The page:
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R&B star adds to Legendary night

Pure coincidence brought President Barack Obama and musician John Legend together on Ohio State’s campus Sunday.

Minutes before the president and first lady Michelle Obama took the stage at the political rally on the Oval, Legend performed three of his most popular tracks. After the rally, Legend relocated to the Union, where he discussed his philanthropic work, answered questions from students in attendance and performed a few more songs. The 1,720 person-capacity Archie M. Griffin Grand Ballroom was not full, despite being a sold-out event.

“I thought John Legend had a great performance. I thought the songs he chose were very empowering to the cause. It’s awesome that he can come to our school and take time out of his schedule to return to his roots,” said Bridget Mackin, a first-year transfer student. “Not many people are proud to say they’re from Ohio.”

Legend, a Springfield, Ohio, native, proudly discussed his excitement about his family’s attendance at the event.

“It’s always an honor. My family got to be here today, which is very cool. This was their first time meeting,” Legend said.

This was not Legend’s first time meeting the president. Before he spoke, Obama called Legend his friend. Legend has musically introduced Obama in the past, including at the Iowa Caucus of 2008.

During his performance at the rally, Legend performed “Green Light,” “Save Room” and “Ordinary People.”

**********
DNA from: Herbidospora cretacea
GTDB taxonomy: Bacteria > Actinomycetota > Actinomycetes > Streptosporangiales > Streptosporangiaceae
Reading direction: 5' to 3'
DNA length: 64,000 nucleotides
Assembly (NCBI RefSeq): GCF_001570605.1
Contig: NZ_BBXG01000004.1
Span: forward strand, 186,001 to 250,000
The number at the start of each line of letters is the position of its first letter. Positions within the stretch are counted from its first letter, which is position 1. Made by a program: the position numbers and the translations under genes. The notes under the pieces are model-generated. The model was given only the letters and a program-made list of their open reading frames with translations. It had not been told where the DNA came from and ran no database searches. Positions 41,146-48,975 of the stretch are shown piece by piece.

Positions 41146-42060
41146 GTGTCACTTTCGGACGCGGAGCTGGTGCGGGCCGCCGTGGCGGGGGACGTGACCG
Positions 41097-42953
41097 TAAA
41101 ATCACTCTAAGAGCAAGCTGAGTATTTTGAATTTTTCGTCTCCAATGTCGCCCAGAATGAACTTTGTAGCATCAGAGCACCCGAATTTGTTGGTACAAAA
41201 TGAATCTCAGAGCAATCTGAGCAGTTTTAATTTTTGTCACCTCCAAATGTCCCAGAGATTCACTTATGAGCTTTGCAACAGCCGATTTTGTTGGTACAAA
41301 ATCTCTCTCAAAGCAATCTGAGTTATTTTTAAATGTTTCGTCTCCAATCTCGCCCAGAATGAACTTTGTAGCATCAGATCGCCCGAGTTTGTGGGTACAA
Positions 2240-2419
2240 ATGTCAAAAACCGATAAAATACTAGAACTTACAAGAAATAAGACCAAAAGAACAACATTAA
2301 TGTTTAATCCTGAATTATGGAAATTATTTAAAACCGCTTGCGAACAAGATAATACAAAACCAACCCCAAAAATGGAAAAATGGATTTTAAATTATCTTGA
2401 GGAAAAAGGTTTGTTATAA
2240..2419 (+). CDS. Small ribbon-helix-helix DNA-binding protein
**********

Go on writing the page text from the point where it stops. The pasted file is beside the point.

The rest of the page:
“I just wanted to rev the crowd up,” Legend said. “‘Green Light’ is always a crowd favorite, ‘Ordinary People’ is always a crowd pleaser … but I also wanted to do something more political and social that would wake up everybody.”

Legend sang “Ordinary People” again at the Union, but also wanted to inspire students.

Legend’s nonprofit organization, the Show Me Campaign, fights for education reform in the U.S. Legend that equal access to a quality education is the civil rights issue of our time, and superior education is a proven solution to poverty.

This belief, that students stuck in the cycles of poverty will be without opportunity, aligns with Obama’s political foundation.

Although they have coinciding political ideologies, their appearances Sunday evening were not coordinated. Legend, originally scheduled to perform at the Union at 7 p.m., changed his plans to accommodate the president only a week ago.

“It is a great honor that the president is coming to our campus, and OUAB and the managers for Mr. Legend were flexible in allowing the time of the event to be changed,” said Daniel Walls, Ohio Union Activities Board lectures chair in an e-mail.

Everyone in attendance might not have been Democrats, but some students thought that Legend’s celebrity status could sway votes.

“I think if people respect John Legend, then they might be influenced to vote for the Democratic Party,” said Sarah Middleton, a second-year in zoology.

Although Legend said he tries not to beat people over the head with politics, he is not shy about where he stands on the political spectrum.

“As citizens, we all have the right and responsibility to be involved in our democracy,” Legend said.

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